Why Are There 12 Rounds In Boxing?

Why Are There 12 Rounds In Boxing?

Nowadays in boxing the final bell sounds once the 12th round comes to an end in top level and world title fights. But that wasn’t always the case.

Before a change in the rules the end of the 12th round didn’t signal the conclusion of a bout but rather the beginning of what were known as the original ‘championship rounds’ ahead of the 15th and final period.

‘Going the distance’ once meant completing 45 minutes of action in the ring instead of the current 36 minutes in the big clashes.

So why are there 12 rounds in boxing today?

Rounds Reduced After Tragic Fatality In The Ring

Duk Koo Kim vs Ray Mancini ticket
The tragic battle between Ray Mancini and Duk Koo Kim proved to one of the most significant fights in the sport’s history. [Image: Wikimedia Commons]

The number of rounds were taken down from 15 to 12 mainly due to one hugely significant fight in boxing history.

Back on November 13, 1982, the brutal encounter between Ray Mancini and Duk Koo Kim ultimately forced an overhaul in the sport’s length and rules in a bid to help boost safety of combatants.

South Korean warrior Kim collapsed and was taken to hospital immediately after being stopped in the 14th and penultimate scheduled round of a truly gruelling meeting with American “Boom Boom”, having both gone toe to toe throughout proceedings.

He had to undergo emergency brain surgery but tragically passed away from his sustained injuries, with his death eventually being pivotal in the decision to reduce the number of rounds in championship bouts.

While tragedy is sadly a risk associated with prize-fighting, those in the sport’s hierarchy opted to make this massive reform of the rules.

Changes In The Rules

By 1988, all major world title fights had been decreased from the long-standing and standard 15 to 12.

The following year the first ever heavyweight title showdown under the new shortened distance took place, with Larry Holmes and Lucien Rodriguez colliding across a scheduled 12 rounds.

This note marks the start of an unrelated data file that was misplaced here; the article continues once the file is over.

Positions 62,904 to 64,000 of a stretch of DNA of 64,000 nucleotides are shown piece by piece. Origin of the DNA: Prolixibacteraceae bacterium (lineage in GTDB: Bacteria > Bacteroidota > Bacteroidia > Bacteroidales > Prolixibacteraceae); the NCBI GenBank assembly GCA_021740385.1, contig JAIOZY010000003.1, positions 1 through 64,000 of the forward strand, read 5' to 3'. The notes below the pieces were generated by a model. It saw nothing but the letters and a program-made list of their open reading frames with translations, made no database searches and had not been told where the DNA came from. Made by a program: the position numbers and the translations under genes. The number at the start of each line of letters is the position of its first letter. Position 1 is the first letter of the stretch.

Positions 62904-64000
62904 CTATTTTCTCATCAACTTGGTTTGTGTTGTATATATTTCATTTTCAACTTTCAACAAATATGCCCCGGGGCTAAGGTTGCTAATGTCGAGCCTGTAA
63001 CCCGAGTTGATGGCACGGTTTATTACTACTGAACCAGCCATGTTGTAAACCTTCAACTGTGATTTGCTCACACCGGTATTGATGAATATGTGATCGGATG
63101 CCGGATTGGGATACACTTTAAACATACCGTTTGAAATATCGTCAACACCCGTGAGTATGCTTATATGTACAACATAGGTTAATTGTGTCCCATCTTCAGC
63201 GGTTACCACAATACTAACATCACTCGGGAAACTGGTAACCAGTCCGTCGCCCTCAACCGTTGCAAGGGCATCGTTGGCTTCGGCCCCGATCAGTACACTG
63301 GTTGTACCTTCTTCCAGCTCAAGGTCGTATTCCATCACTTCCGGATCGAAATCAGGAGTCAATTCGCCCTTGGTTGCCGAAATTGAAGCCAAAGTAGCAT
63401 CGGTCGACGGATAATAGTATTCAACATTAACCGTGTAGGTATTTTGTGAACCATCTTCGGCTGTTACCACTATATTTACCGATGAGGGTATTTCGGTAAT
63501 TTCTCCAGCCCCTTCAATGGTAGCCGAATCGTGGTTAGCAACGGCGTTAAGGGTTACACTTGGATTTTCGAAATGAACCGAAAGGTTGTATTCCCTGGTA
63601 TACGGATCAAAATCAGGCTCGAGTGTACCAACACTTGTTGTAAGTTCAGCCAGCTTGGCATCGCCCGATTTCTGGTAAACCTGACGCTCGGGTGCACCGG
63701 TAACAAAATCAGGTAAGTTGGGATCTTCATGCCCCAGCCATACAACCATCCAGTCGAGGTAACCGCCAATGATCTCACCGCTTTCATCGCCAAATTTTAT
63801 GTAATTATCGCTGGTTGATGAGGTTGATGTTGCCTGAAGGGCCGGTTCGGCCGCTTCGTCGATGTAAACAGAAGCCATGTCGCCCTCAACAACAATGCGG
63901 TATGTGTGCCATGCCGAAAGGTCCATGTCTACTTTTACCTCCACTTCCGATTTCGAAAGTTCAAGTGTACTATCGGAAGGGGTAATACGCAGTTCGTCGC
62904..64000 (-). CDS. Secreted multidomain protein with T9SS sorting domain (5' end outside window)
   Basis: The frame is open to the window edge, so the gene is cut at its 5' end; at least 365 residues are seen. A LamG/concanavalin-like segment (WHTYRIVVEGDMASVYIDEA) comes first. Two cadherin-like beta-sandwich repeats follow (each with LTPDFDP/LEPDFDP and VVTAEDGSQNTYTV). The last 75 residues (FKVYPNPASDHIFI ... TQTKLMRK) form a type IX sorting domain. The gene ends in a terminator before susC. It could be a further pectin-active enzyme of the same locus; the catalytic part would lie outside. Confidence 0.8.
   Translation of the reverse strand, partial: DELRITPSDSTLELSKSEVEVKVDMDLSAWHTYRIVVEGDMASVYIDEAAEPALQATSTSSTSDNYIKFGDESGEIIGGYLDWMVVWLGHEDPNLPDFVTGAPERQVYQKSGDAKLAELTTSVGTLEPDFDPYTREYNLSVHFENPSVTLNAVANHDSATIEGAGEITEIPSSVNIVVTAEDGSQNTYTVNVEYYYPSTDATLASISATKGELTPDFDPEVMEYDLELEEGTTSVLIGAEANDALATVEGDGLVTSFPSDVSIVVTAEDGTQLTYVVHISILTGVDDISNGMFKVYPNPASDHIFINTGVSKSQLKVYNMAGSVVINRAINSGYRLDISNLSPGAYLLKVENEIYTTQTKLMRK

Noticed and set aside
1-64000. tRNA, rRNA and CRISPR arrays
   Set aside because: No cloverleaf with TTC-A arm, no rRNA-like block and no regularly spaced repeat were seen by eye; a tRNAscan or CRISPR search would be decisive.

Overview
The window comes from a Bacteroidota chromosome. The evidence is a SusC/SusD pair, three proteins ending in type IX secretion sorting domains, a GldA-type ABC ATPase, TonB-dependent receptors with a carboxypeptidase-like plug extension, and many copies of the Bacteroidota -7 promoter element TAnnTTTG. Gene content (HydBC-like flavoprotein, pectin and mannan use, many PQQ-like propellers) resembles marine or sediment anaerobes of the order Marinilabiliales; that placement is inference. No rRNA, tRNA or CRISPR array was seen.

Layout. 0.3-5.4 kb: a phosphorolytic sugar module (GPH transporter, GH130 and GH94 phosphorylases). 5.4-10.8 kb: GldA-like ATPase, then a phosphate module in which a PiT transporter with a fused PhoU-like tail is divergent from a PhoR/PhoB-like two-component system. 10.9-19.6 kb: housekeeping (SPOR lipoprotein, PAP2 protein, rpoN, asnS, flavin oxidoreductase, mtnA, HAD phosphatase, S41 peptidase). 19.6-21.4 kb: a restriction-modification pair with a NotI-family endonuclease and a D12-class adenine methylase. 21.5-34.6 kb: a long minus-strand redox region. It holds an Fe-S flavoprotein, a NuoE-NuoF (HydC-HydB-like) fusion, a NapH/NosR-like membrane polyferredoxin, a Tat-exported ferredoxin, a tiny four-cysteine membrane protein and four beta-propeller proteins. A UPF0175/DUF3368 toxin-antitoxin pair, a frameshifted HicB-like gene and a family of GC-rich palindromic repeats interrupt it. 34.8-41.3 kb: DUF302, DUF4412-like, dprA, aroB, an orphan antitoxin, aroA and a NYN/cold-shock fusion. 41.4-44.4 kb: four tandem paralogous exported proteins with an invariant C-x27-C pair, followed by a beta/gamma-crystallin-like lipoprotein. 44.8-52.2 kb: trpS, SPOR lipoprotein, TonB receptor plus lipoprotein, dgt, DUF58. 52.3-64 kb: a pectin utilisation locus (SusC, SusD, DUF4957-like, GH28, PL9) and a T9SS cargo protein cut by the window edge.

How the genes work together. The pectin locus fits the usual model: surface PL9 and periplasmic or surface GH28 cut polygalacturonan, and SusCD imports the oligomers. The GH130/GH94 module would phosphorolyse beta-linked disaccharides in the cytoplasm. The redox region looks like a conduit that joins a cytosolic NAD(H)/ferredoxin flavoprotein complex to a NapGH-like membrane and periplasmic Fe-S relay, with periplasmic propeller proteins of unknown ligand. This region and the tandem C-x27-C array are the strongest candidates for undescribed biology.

Notably, there was a difference of opinions between the sport’s belt organisations during this tractional period of time.

The WBC almost immediately altered their rules in light of the tragic Kim bout but others took longer to follow that same path.

Muhammad Ali and George Foreman boxing poster.
Many of the greatest fights in boxing history were contested over 15 rounds before the eventual change in rules. [Image: Wikimedia Commons]

The WBA, who had not yet separated from the WBO, eventually changed their rules and voted to reduce their championship distances to 12 rounds in 1987.

While the IBF, which had also recently broken away from the WBA, maintained the standard 15-round clashes as they claimed there was no documented medical evidence that the extra nine minutes were more dangerous.

However, in 1988 they too ultimately changed their stance though, reducing their governed fights to 12 rounds.

American superstar Mike Tyson was involved in the final scheduled heavyweight 15 rounder, when he stopped Tyrell Biggs inside seven to retain his WBA, WBC and IBF crowns in October 1987.

Old School Days Are Gone

In recent times there have actually been several calls from certain fighters and their teams to return to the old scheduled distance of 15 rounds, in a bid to improve overall standards again.

In fact, a look back in history and it’s evident that a lot of the most iconic boxing moments would never have occurred if not for the 15-round limit.

This includes:

  • Joe Louis knocking out Billy Conn in the 13th round to defend his heavyweight crown (1941).